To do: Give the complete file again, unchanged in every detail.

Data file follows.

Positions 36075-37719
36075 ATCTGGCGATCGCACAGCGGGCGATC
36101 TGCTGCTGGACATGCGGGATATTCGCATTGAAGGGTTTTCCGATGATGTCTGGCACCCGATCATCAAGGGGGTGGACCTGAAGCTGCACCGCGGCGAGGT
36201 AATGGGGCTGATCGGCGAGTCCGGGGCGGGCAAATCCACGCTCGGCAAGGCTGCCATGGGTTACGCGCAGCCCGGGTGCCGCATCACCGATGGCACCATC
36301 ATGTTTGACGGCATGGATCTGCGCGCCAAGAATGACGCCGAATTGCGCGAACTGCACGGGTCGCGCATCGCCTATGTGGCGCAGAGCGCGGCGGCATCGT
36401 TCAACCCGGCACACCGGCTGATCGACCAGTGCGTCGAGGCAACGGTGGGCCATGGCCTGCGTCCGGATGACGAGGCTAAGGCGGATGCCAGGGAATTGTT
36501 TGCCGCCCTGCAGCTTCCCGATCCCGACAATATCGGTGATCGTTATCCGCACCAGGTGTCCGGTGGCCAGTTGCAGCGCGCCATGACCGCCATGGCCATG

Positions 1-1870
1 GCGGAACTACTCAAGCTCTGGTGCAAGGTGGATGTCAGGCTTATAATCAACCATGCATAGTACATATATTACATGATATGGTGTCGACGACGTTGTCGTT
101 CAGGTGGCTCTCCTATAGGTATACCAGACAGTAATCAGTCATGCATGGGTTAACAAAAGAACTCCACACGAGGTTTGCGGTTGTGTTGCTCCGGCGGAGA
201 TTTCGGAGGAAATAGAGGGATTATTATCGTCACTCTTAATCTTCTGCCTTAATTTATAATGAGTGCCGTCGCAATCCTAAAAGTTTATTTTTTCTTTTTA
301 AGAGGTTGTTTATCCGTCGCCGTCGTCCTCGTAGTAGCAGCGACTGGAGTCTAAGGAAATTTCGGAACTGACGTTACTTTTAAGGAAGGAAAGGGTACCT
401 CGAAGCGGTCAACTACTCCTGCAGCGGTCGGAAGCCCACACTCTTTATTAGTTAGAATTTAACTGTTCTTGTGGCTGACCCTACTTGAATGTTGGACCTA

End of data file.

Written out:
Positions 36075-37719
36075 ATCTGGCGATCGCACAGCGGGCGATC
36101 TGCTGCTGGACATGCGGGATATTCGCATTGAAGGGTTTTCCGATGATGTCTGGCACCCGATCATCAAGGGGGTGGACCTGAAGCTGCACCGCGGCGAGGT
36201 AATGGGGCTGATCGGCGAGTCCGGGGCGGGCAAATCCACGCTCGGCAAGGCTGCCATGGGTTACGCGCAGCCCGGGTGCCGCATCACCGATGGCACCATC
36301 ATGTTTGACGGCATGGATCTGCGCGCCAAGAATGACGCCGAATTGCGCGAACTGCACGGGTCGCGCATCGCCTATGTGGCGCAGAGCGCGGCGGCATCGT
36401 TCAACCCGGCACACCGGCTGATCGACCAGTGCGTCGAGGCAACGGTGGGCCATGGCCTGCGTCCGGATGACGAGGCTAAGGCGGATGCCAGGGAATTGTT
36501 TGCCGCCCTGCAGCTTCCCGATCCCGACAATATCGGTGATCGTTATCCGCACCAGGTGTCCGGTGGCCAGTTGCAGCGCGCCATGACCGCCATGGCCATG

Positions 1-1870
1 GCGGAACTACTCAAGCTCTGGTGCAAGGTGGATGTCAGGCTTATAATCAACCATGCATAGTACATATATTACATGATATGGTGTCGACGACGTTGTCGTT
101 CAGGTGGCTCTCCTATAGGTATACCAGACAGTAATCAGTCATGCATGGGTTAACAAAAGAACTCCACACGAGGTTTGCGGTTGTGTTGCTCCGGCGGAGA
201 TTTCGGAGGAAATAGAGGGATTATTATCGTCACTCTTAATCTTCTGCCTTAATTTATAATGAGTGCCGTCGCAATCCTAAAAGTTTATTTTTTCTTTTTA
301 AGAGGTTGTTTATCCGTCGCCGTCGTCCTCGTAGTAGCAGCGACTGGAGTCTAAGGAAATTTCGGAACTGACGTTACTTTTAAGGAAGGAAAGGGTACCT
401 CGAAGCGGTCAACTACTCCTGCAGCGGTCGGAAGCCCACACTCTTTATTAGTTAGAATTTAACTGTTCTTGTGGCTGACCCTACTTGAATGTTGGACCTA